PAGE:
Amando M Tetangco, Jr: Developing the Philippine capital market - leveraging policy intentions into concrete actions

Speech by Mr Amando M Tetangco, Jr, Governor of Bangko Sentral ng Pilipinas (BSP, the central bank of the Philippines), at the IHAP Membership Meeting and Induction Ceremonies, Manila, 10 June 2015.

The views expressed in this speech are those of the speaker and not the view of the BIS.

Central bank speech  | 
02 July 2015
PDF version
 |  3 pages

I join you this afternoon to once again share my thoughts on the prospects of our financial market. I have been asked specifically to talk about the issues confronting the capital market and identify policy directions.

From where we came

Everyone in this room is well aware that this issue is neither new nor novel. The path that we have traversed on this issue has been long, to say the least, if not scenic. At the risk that they might deny their years of market service, I see colleagues in this room who will remember the major reforms in the late 1970s that eventually led to the introduction of universal banking by 1981.

We did not only aspire to have bigger banks, we also wanted them to be one-stop FIs that could offer a slew of products. Thus, we brought investment banking into the fold of merchant banking nearly two decades before the US Congress repealed the venerable Glass-Steagall Act in favor of the Gramm-Leach-Bliley law of 1999.

Responding to market requirements, we saw the development of Commercial Papers, although not of the 6-9 month tenor. LTCPs provided a means of funding while addressing peculiar local features.

As the Asian Financial Crisis curtailed longer-term funding, the market's creativity once again became evident with the introduction of Non-Deliverable Forwards. NDFs provided a hedge for eligible transactions, anchoring expectations on the dollar-peso rate.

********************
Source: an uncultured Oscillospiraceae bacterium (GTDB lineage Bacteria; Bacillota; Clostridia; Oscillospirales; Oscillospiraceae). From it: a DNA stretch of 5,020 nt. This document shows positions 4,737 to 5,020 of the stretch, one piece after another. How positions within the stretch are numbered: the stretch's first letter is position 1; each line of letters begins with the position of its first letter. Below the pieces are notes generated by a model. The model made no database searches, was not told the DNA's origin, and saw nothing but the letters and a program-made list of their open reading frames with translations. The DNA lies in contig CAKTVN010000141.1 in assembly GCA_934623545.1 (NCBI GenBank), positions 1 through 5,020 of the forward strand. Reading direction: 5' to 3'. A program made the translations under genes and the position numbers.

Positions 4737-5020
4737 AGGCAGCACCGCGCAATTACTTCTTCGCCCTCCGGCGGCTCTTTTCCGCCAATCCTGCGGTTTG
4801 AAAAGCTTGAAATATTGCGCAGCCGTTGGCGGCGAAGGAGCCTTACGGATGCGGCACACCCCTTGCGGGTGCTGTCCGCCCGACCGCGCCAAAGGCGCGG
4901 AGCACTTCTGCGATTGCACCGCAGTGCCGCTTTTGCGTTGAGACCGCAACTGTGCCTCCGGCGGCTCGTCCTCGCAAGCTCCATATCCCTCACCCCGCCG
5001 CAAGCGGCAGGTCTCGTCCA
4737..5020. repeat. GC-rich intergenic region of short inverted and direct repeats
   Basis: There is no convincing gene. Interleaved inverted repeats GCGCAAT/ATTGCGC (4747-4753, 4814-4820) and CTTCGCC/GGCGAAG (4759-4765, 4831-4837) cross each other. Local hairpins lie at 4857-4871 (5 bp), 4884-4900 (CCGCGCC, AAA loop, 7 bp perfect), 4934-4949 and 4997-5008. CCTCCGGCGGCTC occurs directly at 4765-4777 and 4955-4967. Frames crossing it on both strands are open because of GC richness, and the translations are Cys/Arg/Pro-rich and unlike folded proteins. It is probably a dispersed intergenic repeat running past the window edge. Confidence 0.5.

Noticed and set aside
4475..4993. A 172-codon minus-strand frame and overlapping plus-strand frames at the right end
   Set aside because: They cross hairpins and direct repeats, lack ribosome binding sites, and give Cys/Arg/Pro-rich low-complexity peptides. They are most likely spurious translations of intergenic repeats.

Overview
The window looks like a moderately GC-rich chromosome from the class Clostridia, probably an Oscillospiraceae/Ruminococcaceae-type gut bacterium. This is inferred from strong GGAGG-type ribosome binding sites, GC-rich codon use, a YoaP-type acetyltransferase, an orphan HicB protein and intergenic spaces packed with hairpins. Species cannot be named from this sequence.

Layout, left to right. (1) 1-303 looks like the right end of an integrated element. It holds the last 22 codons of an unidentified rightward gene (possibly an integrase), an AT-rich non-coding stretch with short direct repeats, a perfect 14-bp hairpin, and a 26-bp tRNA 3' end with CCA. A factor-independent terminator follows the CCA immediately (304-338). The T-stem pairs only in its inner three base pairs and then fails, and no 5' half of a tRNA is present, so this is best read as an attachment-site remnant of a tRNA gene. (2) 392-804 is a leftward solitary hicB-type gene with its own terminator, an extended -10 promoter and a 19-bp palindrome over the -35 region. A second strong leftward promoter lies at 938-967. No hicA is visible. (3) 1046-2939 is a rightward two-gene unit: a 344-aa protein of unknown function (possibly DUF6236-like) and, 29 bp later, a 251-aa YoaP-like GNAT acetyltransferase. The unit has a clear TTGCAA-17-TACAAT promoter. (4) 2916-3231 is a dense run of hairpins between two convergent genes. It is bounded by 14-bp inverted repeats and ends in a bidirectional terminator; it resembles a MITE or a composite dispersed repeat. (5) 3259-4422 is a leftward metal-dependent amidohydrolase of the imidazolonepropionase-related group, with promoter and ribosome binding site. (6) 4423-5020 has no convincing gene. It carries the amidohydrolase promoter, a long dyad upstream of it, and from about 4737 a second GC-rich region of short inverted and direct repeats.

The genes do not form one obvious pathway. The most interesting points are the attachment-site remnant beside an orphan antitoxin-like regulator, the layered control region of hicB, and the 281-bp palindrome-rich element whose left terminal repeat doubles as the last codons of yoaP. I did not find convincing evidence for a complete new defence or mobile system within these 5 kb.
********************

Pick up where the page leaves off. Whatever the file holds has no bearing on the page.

We introduced structural changes such as having a Real-Time Gross Settlement (RTGS) system through PhilPass. We insisted on the standard of Delivery-versus-Payment (DvP) and even signed a cooperative agreement with the market to initiate the Philippine Settlement Highway (PSH).

From practically non-existent a decade ago, there are now more corporate debt securities. Investors have a fairly broad range of choices over the 175 that are listed, with maturities extending to over 18 years remaining. Government securities of course has been a staple and from a trading volume of PHP437.7 billion in 2005 on the exchange, we now have PHP1.93 trillion for the first five months of 2015, following the full-2014 trading volume of PHP4.40 trillion.

To where we need to go

Our numbers will be rather modest by global standards but it cannot be denied that we have indeed come far in the last 15 years. For that, allow me to congratulate all the stakeholders of the Philippine capital market.

With the applause, one can almost hear people murmur, so let me say it aloud.

Yes, ladies and gentlemen, there is a "but". We have come this far but there is much that still lies ahead.

Our rapidly growing economy needs a deep and active domestic debt market more than ever, both to provide the more stable funding for infrastructure and other long-term needs as well as the investment outlets of a quality and variety that meet the diverse requirements of our savers.